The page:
The current study addresses ball impacts for adults. We used a Fédération Internationale de Football Association (FIFA) inspected size 5 ball, Adidas Fevernova Tri-lance, having a mass of 430 g and specified ball pressure of 0.8 bar. Ball pressure was regularly checked during testing.
We conducted all the tests at ambient indoor conditions (19–22 °C, 15–40% relative humidity). All test samples were maintained at these conditions prior to and during testing. An exception to this was where the headgear was worn by the human subject for repeated testing, in which case the headgear remained on his head throughout the test series and may have absorbed some body heat.
High speed video
We recorded the tests with a high speed digital video camera (Motion Scope, Redlake Imaging, USA, model 1000) at a rate of 500 frames per second. The high speed video was used to verify ball trajectory, ball speed, and impact site. The camera was positioned laterally 5.0 m from the volunteer. All analysis was two dimensional in the plane of heading motion. Lateral motion was considered negligible.
All data were collected at 10 kHz, following the requirements of SAE J211-1 (Society of Automotive Engineers).25 All data channels were filtered with CFC1000 anti-aliasing filters. Acceleration data were then digitally post processed to CFC180 for use with the angular acceleration routines.26
Test headform and neck
We chose to use a Hybrid III automotive test dummy headform (Denton ATD Inc., Milan, OH) in the evaluation of the headgear because of its human-like response and the availability of literature correlating the head response to injury potential for a wide range of impact conditions. The head anthropometry approximates that of a 50th percentile adult male and has correct mass and mass moment inertial properties for proper dynamics.27 The biofidelity of the head was based on cadaver head data involving rigid and padded surface impacts with and without skull fracture.28 Although the biofidelity is primarily based on short duration impacts to the forehead, it has gained wide acceptance for long duration impacts owing to its correct mass properties and use of a biofidelic neck. The kinematics of the neck structure were based on human volunteer data for flexion and extension in the midsagittal plane.29 The same researchers reviewed the lateral biofidelity in a later study. In all cases, the neck stiffness approximates a tensed state, similar to that experienced when anticipating an impact.
For this testing, the headform (DentonATD, model C1846) was instrumented with nine linear accelerometers in the 3-2-2-2 configuration.30 We used the piezo-resistive Endevco model 7264a-2000 linear accelerometers (Endevco Corp., San Juan Capistrano, CA), which meet the accuracy and frequency response requirements of SAE J211-1. Data processing algorithms implemented in custom Labview routines allow for the complete calculation of linear and angular head accelerations.30 The custom routines also provided output of various head injury criteria such as the head impact power (HIP).31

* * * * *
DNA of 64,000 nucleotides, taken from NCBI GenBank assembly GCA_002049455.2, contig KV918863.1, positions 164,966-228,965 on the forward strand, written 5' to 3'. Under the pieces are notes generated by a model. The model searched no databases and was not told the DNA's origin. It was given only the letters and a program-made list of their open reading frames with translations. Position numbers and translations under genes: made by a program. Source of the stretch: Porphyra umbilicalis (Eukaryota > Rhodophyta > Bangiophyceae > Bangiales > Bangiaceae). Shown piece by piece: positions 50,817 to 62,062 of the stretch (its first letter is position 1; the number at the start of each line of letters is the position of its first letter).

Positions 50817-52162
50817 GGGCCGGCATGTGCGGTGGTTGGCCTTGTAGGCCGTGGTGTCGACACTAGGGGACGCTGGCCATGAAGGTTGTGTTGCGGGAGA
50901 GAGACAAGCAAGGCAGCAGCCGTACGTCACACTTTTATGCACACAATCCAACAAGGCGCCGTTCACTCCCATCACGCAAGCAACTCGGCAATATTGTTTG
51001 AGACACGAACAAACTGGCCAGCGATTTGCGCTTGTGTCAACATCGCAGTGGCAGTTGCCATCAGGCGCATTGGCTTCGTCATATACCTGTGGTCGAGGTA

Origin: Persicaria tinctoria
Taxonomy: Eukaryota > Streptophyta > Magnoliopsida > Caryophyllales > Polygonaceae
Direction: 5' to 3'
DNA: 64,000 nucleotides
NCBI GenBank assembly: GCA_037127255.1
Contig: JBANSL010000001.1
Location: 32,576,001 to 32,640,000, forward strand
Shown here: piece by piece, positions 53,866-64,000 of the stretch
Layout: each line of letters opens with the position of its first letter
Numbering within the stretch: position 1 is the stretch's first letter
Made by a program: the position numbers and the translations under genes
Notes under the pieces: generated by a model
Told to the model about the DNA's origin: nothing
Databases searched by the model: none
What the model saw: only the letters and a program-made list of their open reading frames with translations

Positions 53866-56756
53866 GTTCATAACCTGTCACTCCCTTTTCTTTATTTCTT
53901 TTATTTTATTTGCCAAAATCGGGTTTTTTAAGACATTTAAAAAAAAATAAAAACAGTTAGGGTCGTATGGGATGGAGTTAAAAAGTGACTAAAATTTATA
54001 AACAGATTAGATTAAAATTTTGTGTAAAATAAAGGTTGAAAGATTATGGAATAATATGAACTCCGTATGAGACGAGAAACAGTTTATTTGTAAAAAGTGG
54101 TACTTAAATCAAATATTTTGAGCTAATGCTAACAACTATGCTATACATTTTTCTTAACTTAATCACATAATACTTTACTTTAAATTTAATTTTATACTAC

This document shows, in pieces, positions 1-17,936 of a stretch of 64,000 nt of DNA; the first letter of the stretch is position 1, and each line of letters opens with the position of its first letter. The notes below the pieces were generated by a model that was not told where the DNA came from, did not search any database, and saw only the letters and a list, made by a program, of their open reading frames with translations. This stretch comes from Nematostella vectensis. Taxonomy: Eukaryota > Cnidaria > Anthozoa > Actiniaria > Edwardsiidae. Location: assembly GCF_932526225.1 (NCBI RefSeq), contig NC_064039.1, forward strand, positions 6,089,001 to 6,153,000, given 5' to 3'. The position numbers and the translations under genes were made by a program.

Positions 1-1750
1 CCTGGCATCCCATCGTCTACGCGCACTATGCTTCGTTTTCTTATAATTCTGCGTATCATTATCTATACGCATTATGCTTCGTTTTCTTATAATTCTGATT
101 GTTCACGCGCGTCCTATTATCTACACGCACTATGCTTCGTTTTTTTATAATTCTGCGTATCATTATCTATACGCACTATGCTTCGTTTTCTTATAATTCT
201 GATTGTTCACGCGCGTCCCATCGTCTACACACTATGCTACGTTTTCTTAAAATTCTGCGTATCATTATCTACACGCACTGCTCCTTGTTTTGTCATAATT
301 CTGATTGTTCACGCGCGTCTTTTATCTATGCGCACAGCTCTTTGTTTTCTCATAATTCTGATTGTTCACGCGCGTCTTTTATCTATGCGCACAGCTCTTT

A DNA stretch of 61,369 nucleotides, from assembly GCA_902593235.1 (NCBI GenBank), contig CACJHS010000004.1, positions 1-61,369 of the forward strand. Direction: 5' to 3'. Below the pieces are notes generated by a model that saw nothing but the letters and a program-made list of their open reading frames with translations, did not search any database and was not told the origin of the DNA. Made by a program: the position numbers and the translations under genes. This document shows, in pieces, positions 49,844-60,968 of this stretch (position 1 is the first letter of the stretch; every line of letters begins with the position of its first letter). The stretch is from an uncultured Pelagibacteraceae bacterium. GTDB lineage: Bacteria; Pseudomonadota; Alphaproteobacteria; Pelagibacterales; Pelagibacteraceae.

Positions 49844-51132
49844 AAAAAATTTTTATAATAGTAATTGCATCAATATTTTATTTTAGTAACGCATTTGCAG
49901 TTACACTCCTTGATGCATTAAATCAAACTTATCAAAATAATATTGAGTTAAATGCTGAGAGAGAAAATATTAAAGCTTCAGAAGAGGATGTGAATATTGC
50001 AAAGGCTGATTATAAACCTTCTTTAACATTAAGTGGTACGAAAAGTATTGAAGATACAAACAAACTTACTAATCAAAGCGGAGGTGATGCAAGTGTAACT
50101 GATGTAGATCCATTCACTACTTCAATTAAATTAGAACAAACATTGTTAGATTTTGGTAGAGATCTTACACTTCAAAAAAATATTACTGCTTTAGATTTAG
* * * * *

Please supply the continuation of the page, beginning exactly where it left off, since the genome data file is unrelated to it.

Head to head testing
Withnall et al19 reported on game video of head impact, supplied by the FIFA Medical Assessment and Research Center (F-MARC), that was reviewed to determine typical impact scenarios. For head to head impact, the most prevalent were the front corner of the striking head to the side of the struck head, and the forehead of the striking head to the rear of the struck head. In that study, head to head game video was analysed and impact speeds up to 2.5 m/s were observed, and head to head laboratory tests performed up to 3 m/s. For purposes of this study, we used the same configurations, but the test speeds were increased up to 5 m/s to investigate the limitations of the headgear. Head to head testing in this manner has been shown to be very repeatable, so multiple repeats were not necessary.19
The test was set up such that a Hybrid III head neck system (representing the struck player) was accelerated by gravity alone into contact with a stationary Hybrid III dummy (representing the striking player) that was suspended from an adjustable hoist assembly. Head to head impact on the field occurs typically in a horizontal direction, but since gravity acts vertically, both struck and striking test mannequins were turned 90°. An illustration of the set-up for the front corner (or front boss) to side is shown in fig 6 and for the forehead to rear in fig 7.
For all tests, only the struck player (that is, falling dummy head) was fitted with protective headgear. Testing was conducted at speeds of 2 m/s, 3 m/s, 4 m/s, and 5 m/s at the two impact sites described. Tests were done first with bare heads, after which each of the three headgears was installed. A new headgear was used for each test, such that any potential deterioration of the headgear would not compromise subsequent tests. However, the same headgear was reused for a second impact site.
Four test speeds at two sites, with the bare head plus three headgear, totalled 32 tests.
Volunteer ball heading
For the human heading impacts, ball speed was selected to represent a moderately low level impact experienced during heading (6.4 m/s and 8.2 m/s) and to reduce the potential of discomfort or injury to the volunteer. These speeds were consistent with similar volunteer tests conducted by Shewchenko et al.32 A 30 year old man, having played competitive football in the past and continuing to play recreationally, volunteered to be the test subject for the human ball to head trials. He was 170 cm tall, weighed 77 kg, and had a head circumference of 58 cm. We recruited only one subject for this experiment, on the basis that comparative response between headgear will be similar for any player.
The subject was instrumented with a bite plate on which were mounted two orthogonal accelerometers (Endevco model 7264a-2000) to measure motion in the plane of impact. These accelerometers were not positioned at the centre of gravity of the head, so their data may only be used for comparative purposes between headgear models, not relative to injury potential. Further information is available in the paper by Shewchenko et al32 in this supplement.